Health Apps: Are They Really Good For You?

Jacqui Kenyon

health appsIn a world where there are apps for everything from finding the nearest chocolate to paying your kid’s allowance, it’s no surprise that we’re now looking to apps to help bolster our health.

Health and wellness apps—which number in the thousands—cover everything from tracking fertility to mapping your morning jog to monitoring your asthma.

Anything that helps you be more proactive about your health is a good thing, right?

The Danger Behind Health Apps

It turns out that these apps can hurt you in another way, The New York Times reports. A recent report from nonprofit Privacy Rights Clearinghouse that analyzed 43 popular health and wellness apps found that many of these apps connect directly to advertisers and data analysis sites without users’ knowledge.

That means all the personal info you surrender to the app in the name of improving your health—email address, height, weight, age, even your geographic location—could be sold to advertisers, who may then use it to send you targeted ads.

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Additionally, very few of the apps encrypt the data they transmit—only 13% of free apps, and 10% of paid ones, do this—meaning that your private medical information could be on display. As a result, privacy risks for consumers are “considerable,” the report says, and you should assume that none of the information you input is actually private.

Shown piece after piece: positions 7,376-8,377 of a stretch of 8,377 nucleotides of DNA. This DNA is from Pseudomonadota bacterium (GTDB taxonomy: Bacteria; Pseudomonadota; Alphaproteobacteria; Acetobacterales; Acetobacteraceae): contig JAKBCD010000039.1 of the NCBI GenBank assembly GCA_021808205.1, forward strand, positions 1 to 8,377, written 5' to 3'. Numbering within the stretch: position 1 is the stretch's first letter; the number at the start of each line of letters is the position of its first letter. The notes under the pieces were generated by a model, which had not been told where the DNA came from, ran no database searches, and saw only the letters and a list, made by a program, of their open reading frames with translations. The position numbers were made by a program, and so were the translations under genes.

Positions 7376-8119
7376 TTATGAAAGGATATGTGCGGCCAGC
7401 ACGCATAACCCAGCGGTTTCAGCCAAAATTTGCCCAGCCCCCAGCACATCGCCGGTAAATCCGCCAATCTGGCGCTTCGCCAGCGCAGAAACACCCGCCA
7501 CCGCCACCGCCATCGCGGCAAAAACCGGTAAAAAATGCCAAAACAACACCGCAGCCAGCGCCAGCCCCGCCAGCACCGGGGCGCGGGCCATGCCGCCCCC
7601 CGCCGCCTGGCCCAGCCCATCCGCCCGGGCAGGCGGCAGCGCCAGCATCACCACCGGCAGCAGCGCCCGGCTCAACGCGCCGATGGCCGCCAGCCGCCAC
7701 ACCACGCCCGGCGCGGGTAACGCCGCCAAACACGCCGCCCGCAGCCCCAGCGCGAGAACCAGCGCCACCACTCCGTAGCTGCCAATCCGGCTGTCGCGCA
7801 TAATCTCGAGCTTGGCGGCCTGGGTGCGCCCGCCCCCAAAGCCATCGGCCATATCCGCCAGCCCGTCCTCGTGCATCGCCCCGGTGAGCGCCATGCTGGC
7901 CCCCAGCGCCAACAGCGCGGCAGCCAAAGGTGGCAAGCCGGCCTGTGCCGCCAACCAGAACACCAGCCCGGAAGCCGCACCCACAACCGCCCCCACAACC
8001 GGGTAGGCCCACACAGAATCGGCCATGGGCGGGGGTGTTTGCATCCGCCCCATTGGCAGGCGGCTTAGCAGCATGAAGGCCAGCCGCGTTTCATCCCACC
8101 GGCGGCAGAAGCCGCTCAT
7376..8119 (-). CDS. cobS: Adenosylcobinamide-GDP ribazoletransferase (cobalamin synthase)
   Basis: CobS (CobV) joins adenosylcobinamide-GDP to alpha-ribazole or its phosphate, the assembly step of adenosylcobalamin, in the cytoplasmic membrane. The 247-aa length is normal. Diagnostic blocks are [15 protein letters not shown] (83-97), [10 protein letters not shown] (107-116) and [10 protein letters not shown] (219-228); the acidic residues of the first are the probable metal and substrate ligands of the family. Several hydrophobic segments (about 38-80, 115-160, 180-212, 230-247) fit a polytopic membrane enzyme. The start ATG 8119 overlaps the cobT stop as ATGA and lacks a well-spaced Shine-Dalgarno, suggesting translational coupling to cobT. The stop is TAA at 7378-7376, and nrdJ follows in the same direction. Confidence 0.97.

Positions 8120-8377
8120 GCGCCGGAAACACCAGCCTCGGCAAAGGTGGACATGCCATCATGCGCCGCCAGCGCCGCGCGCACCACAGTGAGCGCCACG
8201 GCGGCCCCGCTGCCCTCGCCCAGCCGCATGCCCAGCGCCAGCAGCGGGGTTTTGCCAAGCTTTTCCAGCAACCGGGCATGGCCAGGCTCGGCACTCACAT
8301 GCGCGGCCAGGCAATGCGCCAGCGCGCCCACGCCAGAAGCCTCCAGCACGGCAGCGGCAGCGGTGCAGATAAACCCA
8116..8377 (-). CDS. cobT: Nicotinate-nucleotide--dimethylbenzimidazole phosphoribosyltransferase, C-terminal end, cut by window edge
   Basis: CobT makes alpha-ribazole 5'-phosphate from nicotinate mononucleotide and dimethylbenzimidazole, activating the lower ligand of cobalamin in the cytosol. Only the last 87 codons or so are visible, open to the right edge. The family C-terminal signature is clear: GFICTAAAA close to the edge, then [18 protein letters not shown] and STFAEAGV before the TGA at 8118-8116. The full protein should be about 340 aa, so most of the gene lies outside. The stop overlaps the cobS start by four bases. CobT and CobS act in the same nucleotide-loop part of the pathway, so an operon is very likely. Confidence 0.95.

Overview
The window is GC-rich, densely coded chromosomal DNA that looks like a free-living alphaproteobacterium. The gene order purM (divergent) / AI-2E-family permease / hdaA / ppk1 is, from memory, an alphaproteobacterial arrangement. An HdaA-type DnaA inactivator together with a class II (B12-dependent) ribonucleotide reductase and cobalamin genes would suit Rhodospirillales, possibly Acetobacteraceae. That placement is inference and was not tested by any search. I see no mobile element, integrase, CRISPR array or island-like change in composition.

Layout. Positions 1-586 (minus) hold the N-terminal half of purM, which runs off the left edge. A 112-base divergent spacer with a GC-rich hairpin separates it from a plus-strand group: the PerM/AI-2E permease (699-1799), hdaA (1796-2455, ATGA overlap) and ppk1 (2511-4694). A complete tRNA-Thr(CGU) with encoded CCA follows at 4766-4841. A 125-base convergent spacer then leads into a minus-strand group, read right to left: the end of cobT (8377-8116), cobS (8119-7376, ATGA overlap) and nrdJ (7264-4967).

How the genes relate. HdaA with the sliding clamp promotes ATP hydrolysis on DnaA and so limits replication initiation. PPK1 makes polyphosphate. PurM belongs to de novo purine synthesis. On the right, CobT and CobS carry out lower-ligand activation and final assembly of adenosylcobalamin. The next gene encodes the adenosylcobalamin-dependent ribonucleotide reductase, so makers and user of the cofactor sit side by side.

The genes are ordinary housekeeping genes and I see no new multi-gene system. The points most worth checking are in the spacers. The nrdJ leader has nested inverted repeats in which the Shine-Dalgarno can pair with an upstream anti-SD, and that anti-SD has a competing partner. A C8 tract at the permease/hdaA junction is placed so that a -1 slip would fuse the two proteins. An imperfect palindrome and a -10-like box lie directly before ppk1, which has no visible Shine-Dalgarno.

To protect yourself and your personal details, experts recommend reading an app’s privacy policy before using it, to get an idea of what can and cannot be shared. This may be easier said than done, however: More than 25% of the free apps and 40% of the paid ones had no privacy policy at all.

  • Heather Morgan

    Who cares. If someone wants to go to all the trouble of reading my food journal then I feel bad for them. All my notes about feeling hungry or bloated one day, and skinny the next day are very boring, even to me.
    What are they going sell me? Organic diet pills? Running shoes?
    It seems like a lot of money being spent just to learn that don’t like seafood.
    Someone needs to get a real job.

  • ximena vengoechea

    “To protect yourself and your personal details, experts recommend reading an app’s privacy policy before using it.” I’m sure there’s pressure for LV to produce a lot of content, but it’s getting harder and harder to find good writing in what now feels like a content mill of pseudo-financial articles.